Monday, January 31, 2011
Bamboo and Blood by James Church
James Church's series of North Korean Police Detective Inspector O is something of an anomoly in the world of detective fiction. Here we have a keen-eyed detective whose field of expertise is not so much citizen-on-citizen violence as government-on-citizen violence. While Inspector O is a patriot of uncommon fidelity, the angle from which we view his mind working is not so much internal as external. We, facilitated by the author Church, are watching Inspector O make decisions and we are making an analysis. We are foreign agents--we are being taught to be foreign agents--in this series written by a foreign agent. We are being shown what to look for, and this is latest edition, we are even being taught tradecraft. Wacky tradecraft, but there you have it.
I like Inspector O very much. The author has a depth of compassion for him and his close compatriots that helps us to imagine them with a depth of character and a degree of humanity. We know so little about North Korea, every bit of description helps us "to put flesh on the bones", so to speak. And if even a portion of the descripton given us here of that woe-begone country is true, North Korea and its people are in a world of hurt.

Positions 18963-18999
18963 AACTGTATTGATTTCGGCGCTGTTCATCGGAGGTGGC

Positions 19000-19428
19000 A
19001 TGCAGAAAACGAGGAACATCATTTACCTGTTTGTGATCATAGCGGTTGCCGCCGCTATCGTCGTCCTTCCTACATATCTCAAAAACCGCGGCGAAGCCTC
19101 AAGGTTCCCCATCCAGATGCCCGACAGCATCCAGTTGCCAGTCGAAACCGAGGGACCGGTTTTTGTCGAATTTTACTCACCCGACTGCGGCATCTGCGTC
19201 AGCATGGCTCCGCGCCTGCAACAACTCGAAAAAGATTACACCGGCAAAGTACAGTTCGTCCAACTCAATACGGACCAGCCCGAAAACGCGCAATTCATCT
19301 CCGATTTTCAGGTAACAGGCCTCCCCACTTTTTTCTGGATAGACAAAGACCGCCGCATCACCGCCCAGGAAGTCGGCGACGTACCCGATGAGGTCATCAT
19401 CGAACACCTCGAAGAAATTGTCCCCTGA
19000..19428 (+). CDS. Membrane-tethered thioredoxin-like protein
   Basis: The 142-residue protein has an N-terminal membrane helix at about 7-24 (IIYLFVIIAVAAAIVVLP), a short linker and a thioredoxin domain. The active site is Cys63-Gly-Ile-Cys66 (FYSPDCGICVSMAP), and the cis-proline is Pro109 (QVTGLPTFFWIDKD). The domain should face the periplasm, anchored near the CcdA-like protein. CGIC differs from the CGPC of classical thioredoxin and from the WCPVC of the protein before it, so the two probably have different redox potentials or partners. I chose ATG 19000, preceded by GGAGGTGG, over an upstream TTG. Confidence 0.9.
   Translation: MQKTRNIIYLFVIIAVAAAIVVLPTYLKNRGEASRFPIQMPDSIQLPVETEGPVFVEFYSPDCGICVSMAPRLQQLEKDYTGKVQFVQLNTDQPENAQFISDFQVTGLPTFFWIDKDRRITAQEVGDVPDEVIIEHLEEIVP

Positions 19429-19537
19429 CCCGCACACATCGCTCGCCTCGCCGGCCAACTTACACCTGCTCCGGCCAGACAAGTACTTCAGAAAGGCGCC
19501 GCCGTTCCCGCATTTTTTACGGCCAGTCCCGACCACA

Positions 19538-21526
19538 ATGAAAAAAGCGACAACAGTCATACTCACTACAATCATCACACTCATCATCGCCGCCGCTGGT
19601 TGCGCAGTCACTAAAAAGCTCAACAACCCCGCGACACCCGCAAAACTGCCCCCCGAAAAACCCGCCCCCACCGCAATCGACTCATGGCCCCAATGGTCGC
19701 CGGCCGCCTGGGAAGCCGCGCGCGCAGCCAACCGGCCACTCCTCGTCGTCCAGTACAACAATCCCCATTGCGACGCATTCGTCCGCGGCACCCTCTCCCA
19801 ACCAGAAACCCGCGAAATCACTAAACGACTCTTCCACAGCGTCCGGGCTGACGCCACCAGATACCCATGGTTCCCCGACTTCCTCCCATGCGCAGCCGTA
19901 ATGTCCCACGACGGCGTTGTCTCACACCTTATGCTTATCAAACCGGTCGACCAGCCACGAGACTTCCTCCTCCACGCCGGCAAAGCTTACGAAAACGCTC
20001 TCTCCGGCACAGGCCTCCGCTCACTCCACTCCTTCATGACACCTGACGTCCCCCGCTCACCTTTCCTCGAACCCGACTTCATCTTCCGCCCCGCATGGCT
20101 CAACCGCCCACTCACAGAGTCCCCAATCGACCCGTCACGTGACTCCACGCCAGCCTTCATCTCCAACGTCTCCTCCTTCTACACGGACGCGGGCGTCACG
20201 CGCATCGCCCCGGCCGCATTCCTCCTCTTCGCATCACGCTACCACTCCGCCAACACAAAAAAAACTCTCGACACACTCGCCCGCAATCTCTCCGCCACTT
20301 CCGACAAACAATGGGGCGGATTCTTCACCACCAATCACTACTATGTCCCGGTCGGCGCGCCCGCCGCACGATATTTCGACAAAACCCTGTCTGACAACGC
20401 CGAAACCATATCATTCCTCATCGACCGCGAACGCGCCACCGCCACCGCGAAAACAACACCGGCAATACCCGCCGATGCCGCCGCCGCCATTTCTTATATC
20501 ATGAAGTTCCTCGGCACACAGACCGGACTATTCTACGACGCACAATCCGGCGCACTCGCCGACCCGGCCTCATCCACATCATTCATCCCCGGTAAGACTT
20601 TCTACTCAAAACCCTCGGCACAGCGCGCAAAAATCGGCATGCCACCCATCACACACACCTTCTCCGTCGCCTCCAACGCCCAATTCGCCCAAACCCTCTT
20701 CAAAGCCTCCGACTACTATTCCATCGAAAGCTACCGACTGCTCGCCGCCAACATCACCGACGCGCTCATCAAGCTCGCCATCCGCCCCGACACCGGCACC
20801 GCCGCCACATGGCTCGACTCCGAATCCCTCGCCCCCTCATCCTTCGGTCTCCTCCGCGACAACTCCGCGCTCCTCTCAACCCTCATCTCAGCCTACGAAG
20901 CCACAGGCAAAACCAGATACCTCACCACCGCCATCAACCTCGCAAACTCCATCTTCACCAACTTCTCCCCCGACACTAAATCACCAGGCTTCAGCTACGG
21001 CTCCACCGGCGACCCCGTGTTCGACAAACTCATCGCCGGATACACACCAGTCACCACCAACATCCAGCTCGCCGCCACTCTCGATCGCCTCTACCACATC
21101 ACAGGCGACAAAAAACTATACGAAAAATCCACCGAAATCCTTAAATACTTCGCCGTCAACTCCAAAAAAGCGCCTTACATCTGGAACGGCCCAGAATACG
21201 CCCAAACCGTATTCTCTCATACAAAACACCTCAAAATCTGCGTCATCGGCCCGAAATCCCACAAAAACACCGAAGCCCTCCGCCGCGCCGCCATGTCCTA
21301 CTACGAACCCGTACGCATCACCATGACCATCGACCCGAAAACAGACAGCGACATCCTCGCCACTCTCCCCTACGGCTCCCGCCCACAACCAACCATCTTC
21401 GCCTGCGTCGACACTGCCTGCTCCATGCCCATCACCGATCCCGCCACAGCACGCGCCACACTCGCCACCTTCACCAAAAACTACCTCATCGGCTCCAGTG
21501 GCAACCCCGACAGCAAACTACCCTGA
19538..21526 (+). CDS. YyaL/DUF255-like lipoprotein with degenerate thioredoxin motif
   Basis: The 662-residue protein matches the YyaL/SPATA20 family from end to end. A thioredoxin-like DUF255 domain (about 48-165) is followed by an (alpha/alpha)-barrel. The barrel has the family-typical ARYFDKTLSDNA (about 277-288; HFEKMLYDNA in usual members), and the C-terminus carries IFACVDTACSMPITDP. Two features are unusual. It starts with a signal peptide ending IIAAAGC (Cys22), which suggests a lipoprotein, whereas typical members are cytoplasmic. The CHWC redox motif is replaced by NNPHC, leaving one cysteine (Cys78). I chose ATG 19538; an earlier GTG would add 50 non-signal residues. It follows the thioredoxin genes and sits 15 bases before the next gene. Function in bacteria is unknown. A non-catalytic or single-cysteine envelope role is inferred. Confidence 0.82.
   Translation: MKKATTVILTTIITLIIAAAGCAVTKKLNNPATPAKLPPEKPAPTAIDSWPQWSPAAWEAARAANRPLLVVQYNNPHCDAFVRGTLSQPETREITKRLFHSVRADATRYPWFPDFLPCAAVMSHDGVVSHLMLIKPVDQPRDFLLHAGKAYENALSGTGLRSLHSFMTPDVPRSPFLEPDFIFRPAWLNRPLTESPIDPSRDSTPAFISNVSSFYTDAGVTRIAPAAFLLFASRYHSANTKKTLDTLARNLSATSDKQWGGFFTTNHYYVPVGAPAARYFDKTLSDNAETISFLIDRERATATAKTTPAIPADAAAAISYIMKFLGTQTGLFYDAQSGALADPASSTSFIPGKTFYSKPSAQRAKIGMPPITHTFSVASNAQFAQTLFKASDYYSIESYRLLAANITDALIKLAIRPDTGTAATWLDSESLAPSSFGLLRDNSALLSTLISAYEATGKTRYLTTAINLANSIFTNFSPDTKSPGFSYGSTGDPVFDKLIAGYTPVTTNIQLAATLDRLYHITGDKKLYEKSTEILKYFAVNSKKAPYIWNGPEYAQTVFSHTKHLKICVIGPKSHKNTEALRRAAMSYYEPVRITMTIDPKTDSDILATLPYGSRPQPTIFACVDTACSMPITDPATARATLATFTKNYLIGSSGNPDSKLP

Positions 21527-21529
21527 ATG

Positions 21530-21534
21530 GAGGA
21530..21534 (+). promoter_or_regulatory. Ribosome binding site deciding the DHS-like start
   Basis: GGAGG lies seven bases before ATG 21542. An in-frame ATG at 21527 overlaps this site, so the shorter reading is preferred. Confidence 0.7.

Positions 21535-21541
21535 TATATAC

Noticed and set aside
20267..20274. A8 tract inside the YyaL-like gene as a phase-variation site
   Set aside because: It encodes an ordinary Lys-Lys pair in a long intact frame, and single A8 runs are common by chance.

I especially liked this third book in the series because Inspector O was given his head and allowed to travel overseas. He was quite witty when describing Geneva and New York, the "talks" going on there, and the spymasters he encountered. Much of the best parts of this book consisted of conversation rather than description, so Church is taking a unique jog in the business of series writing and engaging the reader in a way different from others writing detective series. Church's method is more cerebral, and less kinetic, the characters more likely to suffer psychological damage than physical. Approach this with an open mind, and I believe you will be amused, but will also have plenty of food for thought.